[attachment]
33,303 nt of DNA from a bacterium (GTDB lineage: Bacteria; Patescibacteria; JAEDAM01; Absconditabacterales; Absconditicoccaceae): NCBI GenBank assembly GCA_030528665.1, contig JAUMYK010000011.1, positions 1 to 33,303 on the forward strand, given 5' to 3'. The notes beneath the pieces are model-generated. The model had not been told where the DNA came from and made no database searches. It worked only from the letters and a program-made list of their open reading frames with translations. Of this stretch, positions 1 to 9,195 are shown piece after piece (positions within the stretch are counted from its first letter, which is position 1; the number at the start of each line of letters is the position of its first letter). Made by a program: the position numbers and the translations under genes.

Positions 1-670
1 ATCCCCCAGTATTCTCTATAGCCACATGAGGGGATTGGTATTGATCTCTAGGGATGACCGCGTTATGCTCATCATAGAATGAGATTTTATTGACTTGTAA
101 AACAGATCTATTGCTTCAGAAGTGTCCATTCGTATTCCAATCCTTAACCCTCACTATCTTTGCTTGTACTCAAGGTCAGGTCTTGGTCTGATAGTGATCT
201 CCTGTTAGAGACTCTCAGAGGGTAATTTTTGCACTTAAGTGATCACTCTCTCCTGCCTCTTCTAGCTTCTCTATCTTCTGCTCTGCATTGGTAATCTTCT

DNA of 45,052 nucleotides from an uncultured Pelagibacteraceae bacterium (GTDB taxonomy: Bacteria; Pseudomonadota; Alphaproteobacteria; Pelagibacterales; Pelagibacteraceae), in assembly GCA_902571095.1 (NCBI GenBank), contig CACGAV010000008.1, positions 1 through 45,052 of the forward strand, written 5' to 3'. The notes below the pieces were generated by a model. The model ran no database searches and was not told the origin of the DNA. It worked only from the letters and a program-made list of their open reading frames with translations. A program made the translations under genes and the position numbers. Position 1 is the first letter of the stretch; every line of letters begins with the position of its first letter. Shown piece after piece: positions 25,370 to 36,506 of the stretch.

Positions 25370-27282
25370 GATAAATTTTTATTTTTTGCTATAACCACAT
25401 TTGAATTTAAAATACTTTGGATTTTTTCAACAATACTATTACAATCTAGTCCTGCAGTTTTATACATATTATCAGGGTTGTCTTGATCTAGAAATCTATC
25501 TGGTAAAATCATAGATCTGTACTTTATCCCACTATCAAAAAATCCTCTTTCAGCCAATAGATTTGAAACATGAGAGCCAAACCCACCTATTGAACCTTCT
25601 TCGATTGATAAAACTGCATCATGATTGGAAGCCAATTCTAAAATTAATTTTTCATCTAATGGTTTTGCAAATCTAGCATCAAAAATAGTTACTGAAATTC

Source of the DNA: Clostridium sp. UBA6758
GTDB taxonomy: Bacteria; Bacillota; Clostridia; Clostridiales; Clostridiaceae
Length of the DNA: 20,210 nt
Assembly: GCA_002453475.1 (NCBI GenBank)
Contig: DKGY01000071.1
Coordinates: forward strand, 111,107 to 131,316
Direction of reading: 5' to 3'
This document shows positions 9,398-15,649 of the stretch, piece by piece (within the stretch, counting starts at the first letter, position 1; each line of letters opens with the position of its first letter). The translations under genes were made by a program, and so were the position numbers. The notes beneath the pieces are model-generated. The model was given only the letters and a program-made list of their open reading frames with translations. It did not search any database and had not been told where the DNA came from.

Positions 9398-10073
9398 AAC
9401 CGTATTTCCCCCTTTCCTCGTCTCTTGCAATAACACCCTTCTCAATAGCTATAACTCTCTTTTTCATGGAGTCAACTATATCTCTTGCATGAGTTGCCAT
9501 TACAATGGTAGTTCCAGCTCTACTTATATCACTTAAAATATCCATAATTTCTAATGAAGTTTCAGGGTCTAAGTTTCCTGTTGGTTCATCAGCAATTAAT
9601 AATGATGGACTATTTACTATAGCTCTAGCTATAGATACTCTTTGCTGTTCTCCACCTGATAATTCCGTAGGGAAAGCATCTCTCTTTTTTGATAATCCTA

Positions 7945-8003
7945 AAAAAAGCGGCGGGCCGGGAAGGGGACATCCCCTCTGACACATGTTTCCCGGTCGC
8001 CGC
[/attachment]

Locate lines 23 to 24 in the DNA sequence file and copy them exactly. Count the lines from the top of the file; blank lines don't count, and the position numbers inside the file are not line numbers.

9501 TACAATGGTAGTTCCAGCTCTACTTATATCACTTAAAATATCCATAATTTCTAATGAAGTTTCAGGGTCTAAGTTTCCTGTTGGTTCATCAGCAATTAAT
9601 AATGATGGACTATTTACTATAGCTCTAGCTATAGATACTCTTTGCTGTTCTCCACCTGATAATTCCGTAGGGAAAGCATCTCTCTTTTTTGATAATCCTA